Apple’s new iPhone assembly factory opened in south Texas, and their mostly-immigrant assemblers tried to duplicate the quality of the phones built by contractor facilities in China that had taken decades to develop. The US-assembled phones cost $200 more and failed more often, but Apple made the transition successfully since all of their competitors were similarly hobbled. And by opening their own manufacturing plant, they instantly reached the better employee diversity numbers they had been pretending to strive for for years.

The Chinese and Russians were relieved when Trump was elected — someone they could deal with without any unpredictable concerns with human rights to interfere. Deals were struck and trade managed. For awhile this seemed to work, though the people of Hong Kong and Ukraine felt abandoned as they lost their remaining independence. The EU collapsed in disorder as internal divisions and new migrations overwhelmed their governments.

And so it was that the opportunity society became the are-you-with-Trump society. Bribery came back with a vengeance. Inequality decreased, but only because more people were poor. The world economy had stalled, and grew worse as Trump’s new tariffs and trade barriers decreased world trade. The Chinese people grew restless when their standard of living began to drop, and the Chinese leadership started warring on neighbors to distract their people.

And that’s what I tell the kids. We came here to be safe, to guard our traditions, and to last through these times. The radiation is better now, and our growing huts get more sunlight than in those lean years right after. We have a good stock of electronics, drugs, and solar panels, and our store of knowledge and technology is intact. It’s safe enough to go outside for days at a time, and soon we will be able to travel to meet with others who survive.

We’ve had all the time in the world to teach our children where we went wrong. I’m hopeful that this time they’ll get it right.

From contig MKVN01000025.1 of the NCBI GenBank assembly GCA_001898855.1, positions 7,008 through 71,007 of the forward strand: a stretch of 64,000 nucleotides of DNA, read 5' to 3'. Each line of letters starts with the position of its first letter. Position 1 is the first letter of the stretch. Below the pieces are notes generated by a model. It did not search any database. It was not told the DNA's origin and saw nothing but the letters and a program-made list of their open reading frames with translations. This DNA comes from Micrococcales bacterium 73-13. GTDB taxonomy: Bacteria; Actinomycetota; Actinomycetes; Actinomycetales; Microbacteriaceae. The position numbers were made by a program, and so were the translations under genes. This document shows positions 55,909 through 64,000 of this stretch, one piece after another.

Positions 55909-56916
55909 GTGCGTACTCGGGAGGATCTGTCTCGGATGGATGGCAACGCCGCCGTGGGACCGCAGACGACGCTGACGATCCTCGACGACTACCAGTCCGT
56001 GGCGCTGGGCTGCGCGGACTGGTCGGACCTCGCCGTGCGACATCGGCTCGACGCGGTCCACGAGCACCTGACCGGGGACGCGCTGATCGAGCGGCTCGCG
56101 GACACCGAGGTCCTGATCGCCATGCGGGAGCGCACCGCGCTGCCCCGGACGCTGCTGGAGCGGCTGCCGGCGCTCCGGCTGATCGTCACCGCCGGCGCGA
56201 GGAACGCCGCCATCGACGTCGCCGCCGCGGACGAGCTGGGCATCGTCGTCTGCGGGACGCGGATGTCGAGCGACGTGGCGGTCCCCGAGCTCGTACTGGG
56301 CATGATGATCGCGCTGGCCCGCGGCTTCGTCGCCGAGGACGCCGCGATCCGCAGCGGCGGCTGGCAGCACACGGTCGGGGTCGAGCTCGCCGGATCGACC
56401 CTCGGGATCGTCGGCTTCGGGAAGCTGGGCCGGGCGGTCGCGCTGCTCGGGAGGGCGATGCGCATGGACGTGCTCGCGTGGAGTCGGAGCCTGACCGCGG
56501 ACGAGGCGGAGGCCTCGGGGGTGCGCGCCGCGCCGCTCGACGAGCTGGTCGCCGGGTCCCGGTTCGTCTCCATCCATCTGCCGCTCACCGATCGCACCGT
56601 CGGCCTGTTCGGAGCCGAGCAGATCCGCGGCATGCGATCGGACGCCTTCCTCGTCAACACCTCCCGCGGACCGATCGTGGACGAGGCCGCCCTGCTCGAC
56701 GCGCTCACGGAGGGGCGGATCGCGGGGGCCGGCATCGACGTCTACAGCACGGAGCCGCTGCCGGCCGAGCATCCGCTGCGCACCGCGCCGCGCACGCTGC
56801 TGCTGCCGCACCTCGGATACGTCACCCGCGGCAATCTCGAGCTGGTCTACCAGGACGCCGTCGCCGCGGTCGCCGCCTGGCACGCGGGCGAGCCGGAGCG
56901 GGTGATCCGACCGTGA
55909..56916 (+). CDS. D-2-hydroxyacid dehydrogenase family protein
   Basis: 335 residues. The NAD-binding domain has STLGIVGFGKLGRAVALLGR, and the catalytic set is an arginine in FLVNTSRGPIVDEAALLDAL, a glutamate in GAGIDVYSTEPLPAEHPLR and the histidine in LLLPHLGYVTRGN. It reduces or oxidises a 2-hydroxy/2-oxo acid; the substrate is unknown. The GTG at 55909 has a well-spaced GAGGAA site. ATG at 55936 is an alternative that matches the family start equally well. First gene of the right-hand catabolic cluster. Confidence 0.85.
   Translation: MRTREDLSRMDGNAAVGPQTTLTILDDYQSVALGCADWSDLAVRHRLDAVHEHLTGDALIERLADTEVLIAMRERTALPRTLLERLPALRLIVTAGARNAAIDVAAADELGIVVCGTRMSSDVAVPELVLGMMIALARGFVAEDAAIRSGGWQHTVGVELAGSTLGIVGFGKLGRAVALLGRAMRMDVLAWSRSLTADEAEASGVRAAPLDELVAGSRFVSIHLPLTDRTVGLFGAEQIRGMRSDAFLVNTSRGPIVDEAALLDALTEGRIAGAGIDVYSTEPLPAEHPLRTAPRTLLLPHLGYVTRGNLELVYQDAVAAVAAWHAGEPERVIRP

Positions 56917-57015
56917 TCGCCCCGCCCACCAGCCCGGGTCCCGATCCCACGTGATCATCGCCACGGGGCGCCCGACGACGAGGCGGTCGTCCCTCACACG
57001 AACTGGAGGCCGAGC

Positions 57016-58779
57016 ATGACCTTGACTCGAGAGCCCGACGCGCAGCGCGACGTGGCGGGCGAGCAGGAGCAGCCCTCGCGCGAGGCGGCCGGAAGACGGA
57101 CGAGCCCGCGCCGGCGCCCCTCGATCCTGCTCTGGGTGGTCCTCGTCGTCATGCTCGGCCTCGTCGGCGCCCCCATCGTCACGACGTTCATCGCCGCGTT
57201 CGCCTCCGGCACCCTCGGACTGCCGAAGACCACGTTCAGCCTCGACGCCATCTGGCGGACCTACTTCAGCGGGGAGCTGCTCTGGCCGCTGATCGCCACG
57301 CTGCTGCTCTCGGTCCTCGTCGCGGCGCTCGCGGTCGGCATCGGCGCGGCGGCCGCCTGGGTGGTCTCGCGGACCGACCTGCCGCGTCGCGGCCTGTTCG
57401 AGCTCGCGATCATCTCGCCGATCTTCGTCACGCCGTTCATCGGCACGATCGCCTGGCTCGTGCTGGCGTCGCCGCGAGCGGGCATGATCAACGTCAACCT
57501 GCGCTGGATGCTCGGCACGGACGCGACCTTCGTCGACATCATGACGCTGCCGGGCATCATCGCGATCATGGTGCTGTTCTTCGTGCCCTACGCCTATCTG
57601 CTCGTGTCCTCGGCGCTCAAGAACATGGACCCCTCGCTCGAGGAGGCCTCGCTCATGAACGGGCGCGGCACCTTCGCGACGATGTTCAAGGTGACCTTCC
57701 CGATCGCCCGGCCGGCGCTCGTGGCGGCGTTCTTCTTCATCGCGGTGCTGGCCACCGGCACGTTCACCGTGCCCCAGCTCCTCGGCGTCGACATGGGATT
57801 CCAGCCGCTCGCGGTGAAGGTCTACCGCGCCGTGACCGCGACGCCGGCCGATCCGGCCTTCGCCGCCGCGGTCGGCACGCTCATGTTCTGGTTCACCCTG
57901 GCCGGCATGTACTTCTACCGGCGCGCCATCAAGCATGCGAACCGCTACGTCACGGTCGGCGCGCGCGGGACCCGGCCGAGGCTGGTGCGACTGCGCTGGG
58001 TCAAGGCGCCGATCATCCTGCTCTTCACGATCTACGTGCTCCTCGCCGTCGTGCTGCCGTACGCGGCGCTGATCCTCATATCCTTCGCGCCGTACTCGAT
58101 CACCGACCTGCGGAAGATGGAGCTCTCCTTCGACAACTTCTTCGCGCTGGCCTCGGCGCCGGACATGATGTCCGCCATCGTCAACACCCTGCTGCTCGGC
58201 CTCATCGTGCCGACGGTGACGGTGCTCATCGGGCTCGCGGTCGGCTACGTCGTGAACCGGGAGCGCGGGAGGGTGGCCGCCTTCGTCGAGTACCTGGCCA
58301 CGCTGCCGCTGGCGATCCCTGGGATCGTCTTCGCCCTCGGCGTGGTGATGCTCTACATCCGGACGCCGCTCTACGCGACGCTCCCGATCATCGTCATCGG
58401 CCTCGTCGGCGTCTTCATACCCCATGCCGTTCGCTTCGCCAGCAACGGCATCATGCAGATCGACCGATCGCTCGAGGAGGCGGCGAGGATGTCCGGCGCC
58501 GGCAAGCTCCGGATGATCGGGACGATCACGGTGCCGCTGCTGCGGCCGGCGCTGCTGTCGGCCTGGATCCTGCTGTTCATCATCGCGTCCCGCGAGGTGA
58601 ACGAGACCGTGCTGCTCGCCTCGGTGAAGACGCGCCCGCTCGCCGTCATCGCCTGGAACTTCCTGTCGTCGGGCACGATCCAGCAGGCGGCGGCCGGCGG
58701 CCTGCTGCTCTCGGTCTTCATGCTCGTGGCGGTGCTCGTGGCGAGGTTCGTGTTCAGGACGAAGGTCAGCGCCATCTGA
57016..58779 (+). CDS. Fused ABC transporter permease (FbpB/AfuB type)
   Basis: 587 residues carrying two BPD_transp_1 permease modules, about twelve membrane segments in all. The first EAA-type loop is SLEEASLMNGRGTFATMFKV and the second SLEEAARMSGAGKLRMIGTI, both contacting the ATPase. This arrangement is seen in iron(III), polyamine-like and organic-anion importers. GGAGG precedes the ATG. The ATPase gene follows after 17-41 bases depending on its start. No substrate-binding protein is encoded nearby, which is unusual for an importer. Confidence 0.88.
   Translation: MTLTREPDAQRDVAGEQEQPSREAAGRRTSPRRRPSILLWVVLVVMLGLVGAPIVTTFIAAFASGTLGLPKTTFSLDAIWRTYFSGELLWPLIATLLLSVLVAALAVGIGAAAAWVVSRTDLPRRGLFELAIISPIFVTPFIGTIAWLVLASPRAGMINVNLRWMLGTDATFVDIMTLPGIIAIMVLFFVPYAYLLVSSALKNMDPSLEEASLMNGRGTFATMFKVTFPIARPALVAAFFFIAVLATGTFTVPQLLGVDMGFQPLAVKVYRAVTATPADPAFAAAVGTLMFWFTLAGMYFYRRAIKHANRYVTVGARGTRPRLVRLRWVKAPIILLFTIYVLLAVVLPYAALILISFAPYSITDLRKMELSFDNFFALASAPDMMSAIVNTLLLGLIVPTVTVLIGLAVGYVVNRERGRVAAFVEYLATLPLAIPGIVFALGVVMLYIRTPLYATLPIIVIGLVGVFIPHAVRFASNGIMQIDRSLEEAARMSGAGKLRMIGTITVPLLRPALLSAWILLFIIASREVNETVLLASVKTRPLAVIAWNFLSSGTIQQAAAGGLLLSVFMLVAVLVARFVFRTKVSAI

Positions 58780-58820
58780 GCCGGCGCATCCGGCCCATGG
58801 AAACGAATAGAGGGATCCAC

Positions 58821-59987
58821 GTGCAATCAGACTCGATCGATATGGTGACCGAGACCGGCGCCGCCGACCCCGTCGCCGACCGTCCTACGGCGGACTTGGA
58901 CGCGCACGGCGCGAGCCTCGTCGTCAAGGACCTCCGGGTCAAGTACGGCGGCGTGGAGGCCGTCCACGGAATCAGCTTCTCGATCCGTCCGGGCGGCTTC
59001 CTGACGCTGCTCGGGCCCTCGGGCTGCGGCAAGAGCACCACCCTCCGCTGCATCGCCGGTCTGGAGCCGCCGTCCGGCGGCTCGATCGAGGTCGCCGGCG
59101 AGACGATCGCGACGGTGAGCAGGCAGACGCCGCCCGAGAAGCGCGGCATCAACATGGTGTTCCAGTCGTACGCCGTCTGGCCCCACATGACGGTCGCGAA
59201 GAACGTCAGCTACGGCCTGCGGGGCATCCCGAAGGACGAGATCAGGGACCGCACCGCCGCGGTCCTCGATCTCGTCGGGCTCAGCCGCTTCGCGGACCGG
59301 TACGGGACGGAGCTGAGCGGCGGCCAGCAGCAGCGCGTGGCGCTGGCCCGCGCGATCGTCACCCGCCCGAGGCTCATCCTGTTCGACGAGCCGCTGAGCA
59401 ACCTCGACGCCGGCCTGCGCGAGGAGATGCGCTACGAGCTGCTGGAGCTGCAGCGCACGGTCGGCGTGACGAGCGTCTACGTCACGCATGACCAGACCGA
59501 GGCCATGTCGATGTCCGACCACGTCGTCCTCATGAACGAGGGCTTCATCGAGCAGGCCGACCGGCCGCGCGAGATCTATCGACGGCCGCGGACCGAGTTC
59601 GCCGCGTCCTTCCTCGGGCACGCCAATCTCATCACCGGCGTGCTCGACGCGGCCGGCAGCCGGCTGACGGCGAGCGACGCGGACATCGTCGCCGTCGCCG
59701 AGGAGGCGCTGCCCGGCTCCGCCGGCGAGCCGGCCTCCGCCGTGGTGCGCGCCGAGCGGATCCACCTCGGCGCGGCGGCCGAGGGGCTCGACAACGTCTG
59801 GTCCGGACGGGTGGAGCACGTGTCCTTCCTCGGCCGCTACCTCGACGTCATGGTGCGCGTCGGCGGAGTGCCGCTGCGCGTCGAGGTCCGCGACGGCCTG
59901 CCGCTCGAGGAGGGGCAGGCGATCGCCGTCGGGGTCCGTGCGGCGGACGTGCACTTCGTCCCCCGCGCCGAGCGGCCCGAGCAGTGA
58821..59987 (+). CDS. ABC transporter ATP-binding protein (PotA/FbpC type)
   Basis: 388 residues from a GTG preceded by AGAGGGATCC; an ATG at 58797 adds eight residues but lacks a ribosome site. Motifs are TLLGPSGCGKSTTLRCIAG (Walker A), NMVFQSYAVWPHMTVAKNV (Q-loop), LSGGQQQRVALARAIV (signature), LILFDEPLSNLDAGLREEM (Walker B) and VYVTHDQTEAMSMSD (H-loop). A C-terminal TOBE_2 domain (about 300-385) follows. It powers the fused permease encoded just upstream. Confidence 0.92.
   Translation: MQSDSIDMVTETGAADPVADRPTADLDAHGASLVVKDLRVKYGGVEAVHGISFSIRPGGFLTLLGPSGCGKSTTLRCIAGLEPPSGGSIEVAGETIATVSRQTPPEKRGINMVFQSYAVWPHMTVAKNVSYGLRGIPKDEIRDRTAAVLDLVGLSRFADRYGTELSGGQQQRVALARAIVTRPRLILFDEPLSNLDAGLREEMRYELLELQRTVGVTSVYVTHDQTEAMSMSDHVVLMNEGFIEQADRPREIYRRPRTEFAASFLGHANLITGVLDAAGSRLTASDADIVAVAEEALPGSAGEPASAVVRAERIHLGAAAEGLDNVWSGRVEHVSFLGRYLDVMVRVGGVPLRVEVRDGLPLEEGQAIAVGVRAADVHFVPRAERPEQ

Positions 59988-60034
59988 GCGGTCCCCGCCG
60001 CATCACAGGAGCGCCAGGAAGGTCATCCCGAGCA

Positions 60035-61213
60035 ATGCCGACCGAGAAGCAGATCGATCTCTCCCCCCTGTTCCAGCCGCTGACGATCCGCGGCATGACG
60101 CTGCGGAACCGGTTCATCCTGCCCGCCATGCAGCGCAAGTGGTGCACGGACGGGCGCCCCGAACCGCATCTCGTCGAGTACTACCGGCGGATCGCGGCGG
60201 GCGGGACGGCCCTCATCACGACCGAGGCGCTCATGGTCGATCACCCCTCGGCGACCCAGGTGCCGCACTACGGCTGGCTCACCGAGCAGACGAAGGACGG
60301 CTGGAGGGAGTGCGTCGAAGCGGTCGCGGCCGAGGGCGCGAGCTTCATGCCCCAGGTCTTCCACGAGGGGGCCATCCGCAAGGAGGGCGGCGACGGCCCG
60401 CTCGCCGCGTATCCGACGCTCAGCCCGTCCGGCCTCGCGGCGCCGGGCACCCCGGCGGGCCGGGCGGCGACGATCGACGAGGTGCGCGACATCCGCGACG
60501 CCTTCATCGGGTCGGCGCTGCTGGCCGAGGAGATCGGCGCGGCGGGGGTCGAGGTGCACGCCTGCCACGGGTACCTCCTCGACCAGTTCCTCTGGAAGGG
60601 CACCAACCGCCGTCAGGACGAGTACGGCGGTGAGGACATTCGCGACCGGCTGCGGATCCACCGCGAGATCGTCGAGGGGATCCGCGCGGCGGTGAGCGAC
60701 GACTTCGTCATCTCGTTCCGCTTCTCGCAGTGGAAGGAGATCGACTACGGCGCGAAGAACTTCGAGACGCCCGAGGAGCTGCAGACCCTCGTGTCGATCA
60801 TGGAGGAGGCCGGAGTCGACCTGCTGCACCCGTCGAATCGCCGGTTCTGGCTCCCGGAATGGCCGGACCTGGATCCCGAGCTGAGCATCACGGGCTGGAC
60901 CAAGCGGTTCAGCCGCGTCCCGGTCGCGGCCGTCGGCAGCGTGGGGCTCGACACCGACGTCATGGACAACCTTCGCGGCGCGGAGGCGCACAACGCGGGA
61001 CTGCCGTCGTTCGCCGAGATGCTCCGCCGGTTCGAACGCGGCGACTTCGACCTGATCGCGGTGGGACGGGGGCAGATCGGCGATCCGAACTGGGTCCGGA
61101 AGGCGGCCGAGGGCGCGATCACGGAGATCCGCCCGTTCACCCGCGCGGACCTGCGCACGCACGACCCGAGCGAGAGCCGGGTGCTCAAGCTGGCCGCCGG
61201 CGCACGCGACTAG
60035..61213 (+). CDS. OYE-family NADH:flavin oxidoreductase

Death by HR: How Affirmative Action Cripples OrganizationsDeath by HR: How Affirmative Action Cripples Organizations

[From Death by HR: How Affirmative Action Cripples Organizations,  available now in Kindle and trade paperback.]

The first review is in: by Elmer T. Jones, author of The Employment Game. Here’s the condensed version; view the entire review here.

Corporate HR Scrambles to Halt Publication of “Death by HR”

Nobody gets a job through HR. The purpose of HR is to protect their parent organization against lawsuits for running afoul of the government’s diversity extortion bureaus. HR kills companies by blanketing industry with onerous gender and race labor compliance rules and forcing companies to hire useless HR staff to process the associated paperwork… a tour de force… carefully explains to CEOs how HR poisons their companies and what steps they may take to marginalize this threat… It is time to turn the tide against this madness, and Death by HR is an important research tool… All CEOs should read this book. If you are a mere worker drone but care about your company, you should forward an anonymous copy to him.

 


More reading on other topics:

Jane Jacobs’ Monstrous Hybrids: Guardians vs Commerce
The Great Progressive Stagnation vs. Dynamism
Death by HR: How Affirmative Action is Crippling America
Death by HR: The End of Merit in Civil Service
Corrupt Feedback Loops: Public Employee Unions
Death by HR: History and Practice of Affirmative Action and the EEOC
Civil Service: Woodrow Wilson’s Progressive Dream
Bootleggers and Baptists
Corrupt Feedback Loops: Justice Dept. Extortion
Corrupt Feedback Loops, Goldman Sachs: More Justice Dept. Extortion
Death by HR: The Birth and Evolution of the HR Department
Death by HR: The Simple Model of Project Labor
Levellers and Redistributionists: The Feudal Underpinnings of Socialism
Sons of Liberty vs. National Front
Trump World: Looking Backward
Minimum Wage: The Parable of the Ladder
Selective Outrage
Culture Wars: Co-Existence Through Limited Government
Social Justice Warriors, Jihadists, and Neo-Nazis: Constructed Identities
Tuitions Inflated, Product Degraded, Student Debts Unsustainable
The Morality of Glamour

On Affirmative Action and Social Policy:

Affirmative Action: Chinese, Indian-Origin Citizens in Malaysia Oppressed
Affirmative Action: Caste Reservation in India
Diversity Hires: Pressure on High Tech<a
Title IX Totalitarianism is Gender-Neutral
Public Schools in Poor Districts: For Control Not Education
Real-Life “Hunger Games”: Soft Oppression Destroys the Poor
The Social Decay of Black Neighborhoods (And Yours!)
Child Welfare Ideas: Every Child Gets a Government Guardian!
“Income Inequality” Propaganda is Just Disguised Materialism

The greatest hits from SubstrateWars.com (Science Fiction topics):

Fear is the Mindkiller
Mirror Neurons and Irene Gallo
YA Dystopias vs Heinlein et al: Social Justice Warriors Strike Again
Selective Outrage
Sons of Liberty vs. National Front
“Tomorrowland”: Tragic Misfire
The Death of “Wired”: Hugo Awards Edition
Hugos, Sad Puppies 3, and Direct Knowledge
Selective Outrage and Angry Tribes
Men of Honor vs Victim Culture
SFF, Hugos, Curating the Best
“Why Aren’t There More Women Futurists?”
Science Fiction Fandom and SJW warfare

More reading on the military:

US Military: From No Standing Armies to Permanent Global Power
US Military: The Desegration Experience
The VA Scandals: Death by Bureaucracy